When you sat there, you could control which radio station you listened to. I always flipped it to WKBW, 1520 “The music people.”  WKBW dominated the Top 40 radio market in the Western New York area during the 1960’s. You also got the security of mom’s arm flung across your chest if your father stopped quickly. My favorite spot, riding in the car although was the “way back” as I called it. This was the cargo area behind the back seat of my parent’s station wagon.

However the very best place to ride was in the back of a pickup truck. No seat belt, no roof overhead, just sun in your face and the wind in your hair. A friend’s father even had an old school bus seat in the back of his pickup where we could sit.

download

Back then, parents really didn’t grasp the need for safety. Kids raced around on their bikes or roller skates without head protection, knee or elbow pads. You learned how to fall so you didn’t land and split your head open, skin your knee or break any bones.

Probably one of the biggest of the “what the hell were we thinking” moments of the ’50s and ’60s was “skitching.”  is a combination of SKIing and hITCHING. In its basic form, skitching was as easy as finding a slippery, snow-covered road or parking lot, and a passing car bumper.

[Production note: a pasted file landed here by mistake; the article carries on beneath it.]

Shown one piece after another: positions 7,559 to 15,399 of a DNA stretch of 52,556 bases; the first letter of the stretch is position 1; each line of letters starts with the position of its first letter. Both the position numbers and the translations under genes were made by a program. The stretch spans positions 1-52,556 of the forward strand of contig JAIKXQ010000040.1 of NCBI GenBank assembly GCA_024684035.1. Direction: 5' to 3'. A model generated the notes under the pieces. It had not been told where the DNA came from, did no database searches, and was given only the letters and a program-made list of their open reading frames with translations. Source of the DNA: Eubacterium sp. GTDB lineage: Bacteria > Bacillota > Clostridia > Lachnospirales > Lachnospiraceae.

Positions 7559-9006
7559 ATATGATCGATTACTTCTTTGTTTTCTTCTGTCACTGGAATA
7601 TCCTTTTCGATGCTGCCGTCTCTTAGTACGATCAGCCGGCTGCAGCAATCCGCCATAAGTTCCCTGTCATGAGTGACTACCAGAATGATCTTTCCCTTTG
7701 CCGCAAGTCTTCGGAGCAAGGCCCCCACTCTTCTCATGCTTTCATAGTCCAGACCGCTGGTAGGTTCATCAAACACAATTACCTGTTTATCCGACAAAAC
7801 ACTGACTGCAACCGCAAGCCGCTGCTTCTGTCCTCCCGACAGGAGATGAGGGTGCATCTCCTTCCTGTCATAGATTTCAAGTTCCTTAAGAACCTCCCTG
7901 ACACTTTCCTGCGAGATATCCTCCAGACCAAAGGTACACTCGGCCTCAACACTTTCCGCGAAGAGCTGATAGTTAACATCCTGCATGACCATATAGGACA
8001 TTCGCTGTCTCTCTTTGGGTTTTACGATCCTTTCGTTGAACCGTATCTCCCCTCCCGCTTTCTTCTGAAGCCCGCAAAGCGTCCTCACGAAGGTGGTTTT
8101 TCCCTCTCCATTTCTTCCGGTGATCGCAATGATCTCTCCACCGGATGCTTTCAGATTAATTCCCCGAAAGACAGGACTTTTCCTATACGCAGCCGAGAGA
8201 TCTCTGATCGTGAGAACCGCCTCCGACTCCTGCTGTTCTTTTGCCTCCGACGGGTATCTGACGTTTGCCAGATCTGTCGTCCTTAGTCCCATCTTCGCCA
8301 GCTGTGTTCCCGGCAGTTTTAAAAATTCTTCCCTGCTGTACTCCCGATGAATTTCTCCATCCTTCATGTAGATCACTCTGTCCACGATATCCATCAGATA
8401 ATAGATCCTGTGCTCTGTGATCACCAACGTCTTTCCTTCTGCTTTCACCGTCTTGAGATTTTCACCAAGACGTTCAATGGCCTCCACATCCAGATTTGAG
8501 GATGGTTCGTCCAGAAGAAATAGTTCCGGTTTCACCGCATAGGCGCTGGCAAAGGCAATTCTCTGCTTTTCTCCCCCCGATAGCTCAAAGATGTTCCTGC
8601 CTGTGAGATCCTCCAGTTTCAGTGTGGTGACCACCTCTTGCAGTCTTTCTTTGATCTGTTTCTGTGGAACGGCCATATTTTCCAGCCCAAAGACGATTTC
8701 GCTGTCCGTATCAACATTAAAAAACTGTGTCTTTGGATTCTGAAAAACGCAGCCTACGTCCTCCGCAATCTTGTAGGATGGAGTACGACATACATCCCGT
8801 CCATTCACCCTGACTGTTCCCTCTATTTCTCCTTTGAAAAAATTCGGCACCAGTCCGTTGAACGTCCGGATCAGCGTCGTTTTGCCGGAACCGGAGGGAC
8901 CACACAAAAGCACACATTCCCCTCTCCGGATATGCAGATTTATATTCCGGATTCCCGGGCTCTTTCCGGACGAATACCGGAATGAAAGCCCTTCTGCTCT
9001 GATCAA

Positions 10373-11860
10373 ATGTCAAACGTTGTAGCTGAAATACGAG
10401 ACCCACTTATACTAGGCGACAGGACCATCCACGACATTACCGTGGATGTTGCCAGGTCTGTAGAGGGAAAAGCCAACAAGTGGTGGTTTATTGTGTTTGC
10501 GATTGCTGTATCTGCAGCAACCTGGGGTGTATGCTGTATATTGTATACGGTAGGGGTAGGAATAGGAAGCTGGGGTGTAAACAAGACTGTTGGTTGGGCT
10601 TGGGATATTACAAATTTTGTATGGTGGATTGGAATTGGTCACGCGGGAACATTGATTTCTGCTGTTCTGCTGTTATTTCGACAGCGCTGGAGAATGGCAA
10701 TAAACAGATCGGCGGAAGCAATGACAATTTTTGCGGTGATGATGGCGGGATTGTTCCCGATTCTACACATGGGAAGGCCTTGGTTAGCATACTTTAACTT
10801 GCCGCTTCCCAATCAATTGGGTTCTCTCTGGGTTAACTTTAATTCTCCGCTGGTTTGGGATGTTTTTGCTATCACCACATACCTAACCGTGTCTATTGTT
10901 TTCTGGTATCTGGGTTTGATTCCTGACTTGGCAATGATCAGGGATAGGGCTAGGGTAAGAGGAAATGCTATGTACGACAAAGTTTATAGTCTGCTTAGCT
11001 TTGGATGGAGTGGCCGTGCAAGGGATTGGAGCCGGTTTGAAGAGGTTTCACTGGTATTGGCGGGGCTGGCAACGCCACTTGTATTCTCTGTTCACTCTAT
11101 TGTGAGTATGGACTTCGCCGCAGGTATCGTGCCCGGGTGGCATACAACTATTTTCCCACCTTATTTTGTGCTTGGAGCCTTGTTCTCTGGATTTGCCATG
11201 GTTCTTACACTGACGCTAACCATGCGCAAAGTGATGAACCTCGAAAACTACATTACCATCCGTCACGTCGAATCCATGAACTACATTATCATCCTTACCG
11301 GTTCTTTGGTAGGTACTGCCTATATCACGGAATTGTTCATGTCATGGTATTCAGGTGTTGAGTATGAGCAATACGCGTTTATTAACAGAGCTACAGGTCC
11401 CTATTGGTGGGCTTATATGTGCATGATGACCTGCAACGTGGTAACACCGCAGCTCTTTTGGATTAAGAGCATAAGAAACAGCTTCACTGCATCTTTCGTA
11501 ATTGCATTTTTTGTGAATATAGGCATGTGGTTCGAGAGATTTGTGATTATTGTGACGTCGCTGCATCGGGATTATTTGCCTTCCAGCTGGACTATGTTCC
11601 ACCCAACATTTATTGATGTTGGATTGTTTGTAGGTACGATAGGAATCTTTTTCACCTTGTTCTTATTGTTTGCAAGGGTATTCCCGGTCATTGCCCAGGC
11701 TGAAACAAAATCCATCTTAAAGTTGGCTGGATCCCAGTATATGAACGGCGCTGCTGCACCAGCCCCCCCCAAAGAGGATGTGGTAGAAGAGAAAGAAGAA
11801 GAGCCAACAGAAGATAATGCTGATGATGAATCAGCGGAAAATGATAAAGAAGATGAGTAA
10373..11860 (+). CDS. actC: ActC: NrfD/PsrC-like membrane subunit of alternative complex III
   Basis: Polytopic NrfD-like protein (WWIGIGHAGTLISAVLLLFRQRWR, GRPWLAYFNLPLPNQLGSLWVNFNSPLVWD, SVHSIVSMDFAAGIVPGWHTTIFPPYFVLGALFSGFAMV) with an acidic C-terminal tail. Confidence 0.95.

The skitcher grabs the bumper, flexes their knees, and skis on the bottom of thier shoes through the snow. The car does the work and the skitcher enjoys the ride. Skitching is believed to have originated in urban areas in northern New York, probably cities like Buffalo with a regular snowfall (http://skiernet.com).

download

In the playground in the summer I remember swinging with my buddies so vigorously that the legs of the swing set would come off the ground. We would jump off the moving swing and would be flying through the air. You had to learn how to “tuck and roll” so when you landed, you would not break any bones. We also had the burns that we got going down the blazing hot metal slides during the summer. We would steal our mother’s wax paper and slide on it. Waxing the slide would make it that much faster.

There wasn’t a nice soft rubber landing area in the playgrounds back then, either it was dirt or asphalt. And of course we had the Playground merry go round. That steel disk that went in a circle powered by your legs and could whip you around and around. Hang on tight!

If you had a younger sibling, then you would be given the task of watching them after school. You didn’t require any special training to be able to babysit. As long as you were 13 and could dial the operator, then you could babysit the neighbor’s kids when they went out. It was an acceptable practice during that era.